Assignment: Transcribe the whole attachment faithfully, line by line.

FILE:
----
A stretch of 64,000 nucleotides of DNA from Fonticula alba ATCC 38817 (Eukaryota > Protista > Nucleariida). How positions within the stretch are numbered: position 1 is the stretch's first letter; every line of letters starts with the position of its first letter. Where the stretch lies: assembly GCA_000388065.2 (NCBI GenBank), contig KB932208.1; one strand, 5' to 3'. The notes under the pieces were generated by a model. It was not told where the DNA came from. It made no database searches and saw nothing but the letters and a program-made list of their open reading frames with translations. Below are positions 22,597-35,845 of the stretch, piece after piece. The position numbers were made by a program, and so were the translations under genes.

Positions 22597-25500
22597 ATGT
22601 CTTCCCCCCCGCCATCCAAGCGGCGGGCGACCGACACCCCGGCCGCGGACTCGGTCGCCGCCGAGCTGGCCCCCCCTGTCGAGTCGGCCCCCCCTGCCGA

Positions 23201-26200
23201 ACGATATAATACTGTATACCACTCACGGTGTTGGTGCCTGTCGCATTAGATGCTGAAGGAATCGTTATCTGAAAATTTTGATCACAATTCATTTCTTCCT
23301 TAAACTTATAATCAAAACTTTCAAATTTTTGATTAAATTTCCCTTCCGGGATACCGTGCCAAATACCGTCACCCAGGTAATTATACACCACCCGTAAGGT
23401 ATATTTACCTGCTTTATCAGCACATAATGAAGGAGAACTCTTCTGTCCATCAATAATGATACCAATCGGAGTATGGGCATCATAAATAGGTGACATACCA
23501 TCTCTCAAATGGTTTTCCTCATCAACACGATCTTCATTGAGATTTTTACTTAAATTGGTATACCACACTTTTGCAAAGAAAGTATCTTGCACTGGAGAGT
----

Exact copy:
A stretch of 64,000 nucleotides of DNA from Fonticula alba ATCC 38817 (Eukaryota > Protista > Nucleariida). How positions within the stretch are numbered: position 1 is the stretch's first letter; every line of letters starts with the position of its first letter. Where the stretch lies: assembly GCA_000388065.2 (NCBI GenBank), contig KB932208.1; one strand, 5' to 3'. The notes under the pieces were generated by a model. It was not told where the DNA came from. It made no database searches and saw nothing but the letters and a program-made list of their open reading frames with translations. Below are positions 22,597-35,845 of the stretch, piece after piece. The position numbers were made by a program, and so were the translations under genes.

Positions 22597-25500
22597 ATGT
22601 CTTCCCCCCCGCCATCCAAGCGGCGGGCGACCGACACCCCGGCCGCGGACTCGGTCGCCGCCGAGCTGGCCCCCCCTGTCGAGTCGGCCCCCCCTGCCGA

Positions 23201-26200
23201 ACGATATAATACTGTATACCACTCACGGTGTTGGTGCCTGTCGCATTAGATGCTGAAGGAATCGTTATCTGAAAATTTTGATCACAATTCATTTCTTCCT
23301 TAAACTTATAATCAAAACTTTCAAATTTTTGATTAAATTTCCCTTCCGGGATACCGTGCCAAATACCGTCACCCAGGTAATTATACACCACCCGTAAGGT
23401 ATATTTACCTGCTTTATCAGCACATAATGAAGGAGAACTCTTCTGTCCATCAATAATGATACCAATCGGAGTATGGGCATCATAAATAGGTGACATACCA
23501 TCTCTCAAATGGTTTTCCTCATCAACACGATCTTCATTGAGATTTTTACTTAAATTGGTATACCACACTTTTGCAAAGAAAGTATCTTGCACTGGAGAGT